By Rabbi Pinchos Lipschutz
All of a sudden, Elul is upon us. The summer barely started and Elul has arrived. What happened to the glorious vacation that just a few days ago was beckoning from the horizon? It started with so much promise and vanished so quickly.
What about all the plans to get away, take a break, or go on a trip? We’ve barely caught a breather and the summer is over.
The days just seemed to roll by. Sun shining, green fields beckoning, country air penetrating our senses… Just as our nerves finally release the accumulated tension, it is Shabbos morning and we’re in shul as the words “Rosh Chodesh Elul yehiyeh beyom hashlishi ubeyom harevi’i” ring out. And with that, it’s as if summer has ended, vacation has come to a dead halt, and it’s back to serious stuff.
Elul is here. The shofar is blown every morning. The Yom Hadin is only a month away. The boys are going back to yeshiva, and elementary and high schools will soon get underway. Elul. It is time to get serious again.
Elul is a most serious time, with a difficult task at hand: self improvement. Elul represents an awesome challenge. We feel overwhelmed and ill-equipped to deal with it. Where do we start? Is it doable? Can we really improve ourselves in a month? What should we focus on? How do we get started?
Just like the shevatim, we each have our own distinct missions to carry out in life, referred to in sifrei chassidus as a “shlichus.” We are all part of a Divine plan and fit into the Divine jigsaw puzzle. To the degree that we touch other people’s lives and become indispensable to our fellow people, we become vital to the larger picture and an integral part of Klal Yisroel.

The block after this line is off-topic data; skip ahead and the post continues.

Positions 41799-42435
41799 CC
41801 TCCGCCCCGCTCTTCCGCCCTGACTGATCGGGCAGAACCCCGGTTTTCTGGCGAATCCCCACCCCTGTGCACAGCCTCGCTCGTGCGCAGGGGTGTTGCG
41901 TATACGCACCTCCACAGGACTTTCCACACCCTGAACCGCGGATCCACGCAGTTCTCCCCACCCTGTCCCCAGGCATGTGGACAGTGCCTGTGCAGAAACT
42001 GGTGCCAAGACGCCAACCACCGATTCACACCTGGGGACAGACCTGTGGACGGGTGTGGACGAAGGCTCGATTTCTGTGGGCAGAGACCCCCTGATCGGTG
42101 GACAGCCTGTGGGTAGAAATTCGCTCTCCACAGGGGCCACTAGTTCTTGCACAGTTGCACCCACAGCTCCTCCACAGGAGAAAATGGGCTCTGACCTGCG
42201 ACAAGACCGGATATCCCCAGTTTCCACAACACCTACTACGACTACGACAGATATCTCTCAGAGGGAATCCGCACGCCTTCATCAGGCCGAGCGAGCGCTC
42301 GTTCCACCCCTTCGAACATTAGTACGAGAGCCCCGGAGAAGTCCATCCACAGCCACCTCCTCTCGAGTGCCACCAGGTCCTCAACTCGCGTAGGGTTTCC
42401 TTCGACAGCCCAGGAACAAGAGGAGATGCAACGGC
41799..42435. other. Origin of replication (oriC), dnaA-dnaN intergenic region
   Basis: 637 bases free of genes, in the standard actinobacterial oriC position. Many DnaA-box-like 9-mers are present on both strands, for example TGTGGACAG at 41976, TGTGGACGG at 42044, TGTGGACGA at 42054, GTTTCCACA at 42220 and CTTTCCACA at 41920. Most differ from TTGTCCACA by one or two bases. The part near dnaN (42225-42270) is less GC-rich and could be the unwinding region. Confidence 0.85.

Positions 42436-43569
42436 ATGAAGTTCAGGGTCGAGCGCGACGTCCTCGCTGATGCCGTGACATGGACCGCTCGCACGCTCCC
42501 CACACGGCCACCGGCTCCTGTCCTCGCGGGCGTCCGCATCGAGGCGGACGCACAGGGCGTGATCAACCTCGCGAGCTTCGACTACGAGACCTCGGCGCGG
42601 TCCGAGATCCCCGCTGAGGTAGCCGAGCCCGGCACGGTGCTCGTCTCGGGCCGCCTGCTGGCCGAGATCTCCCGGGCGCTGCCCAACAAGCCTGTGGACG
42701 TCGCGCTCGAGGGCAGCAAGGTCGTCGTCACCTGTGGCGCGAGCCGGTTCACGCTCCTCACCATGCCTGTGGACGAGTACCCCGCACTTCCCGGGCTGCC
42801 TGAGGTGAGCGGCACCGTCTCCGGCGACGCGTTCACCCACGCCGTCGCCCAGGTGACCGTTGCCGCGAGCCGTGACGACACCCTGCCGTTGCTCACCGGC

Someone who becomes part of a larger group makes themself necessary to the greater world, while those who sit by themselves, benefit no one and give Hashem less reason to grant them life.
As Rav Yisroel Salanter is said to have advised, if we wish to be zoche in the din of Rosh Hashanah, we should strive to be part of the klal. If we wish to be granted life, health and happiness, we need to make ourselves needed.
We need to live for others. We need to become involved with the klal, doing things that we do not necessarily enjoy, even performing acts that we may think are beneath our dignity. The more people need us, the more sunshine and happiness we bring into the world and spread around, the more reason there is for Hashem to keep us here.
We need to recognize that there were twelve tribes of Klal Yisroel and each one was distinct in its mission. Together, they formed the Shivtei Kah, the Chosen People, Am Yisroel.
Making yourself part of a community doesn’t mean surrendering your personality and individuality. The challenge is to be who you are without letting that compromise your loyalty to the community. The challenge of achdus is to subordinate your selfish inclinations and conquer your hubris so that you can work with others for the common good.
But it is more than that. When we are alone, we are vulnerable and isolated. Uniting with others allows us to benefit from their support, and to have friends with whom to celebrate joy and lighten sadness. If you live only for yourself and by yourself, life is as small as you are.
There are always excuses not to get involved and not to help. Elul is a time to resist the pull of habit and throw oneself into the effort to help others. With a little creative thought, we can make ourselves indispensable, or nearly so.
We stand a much better chance of a positive verdict if we are judged as part of the group and based on our connection with others, as opposed to standing trial alone.
“Tzedakah tatzil mimovess – Charity saves from death.” The more we give and the more we share with others, the more selfless and humble we become and the greater our chances of a favorable outcome on Judgment Day.
The more we realize that all we have is but a gift from G-d, to utilize not only for ourselves, but for the benefit of our fellows, the more He will give us.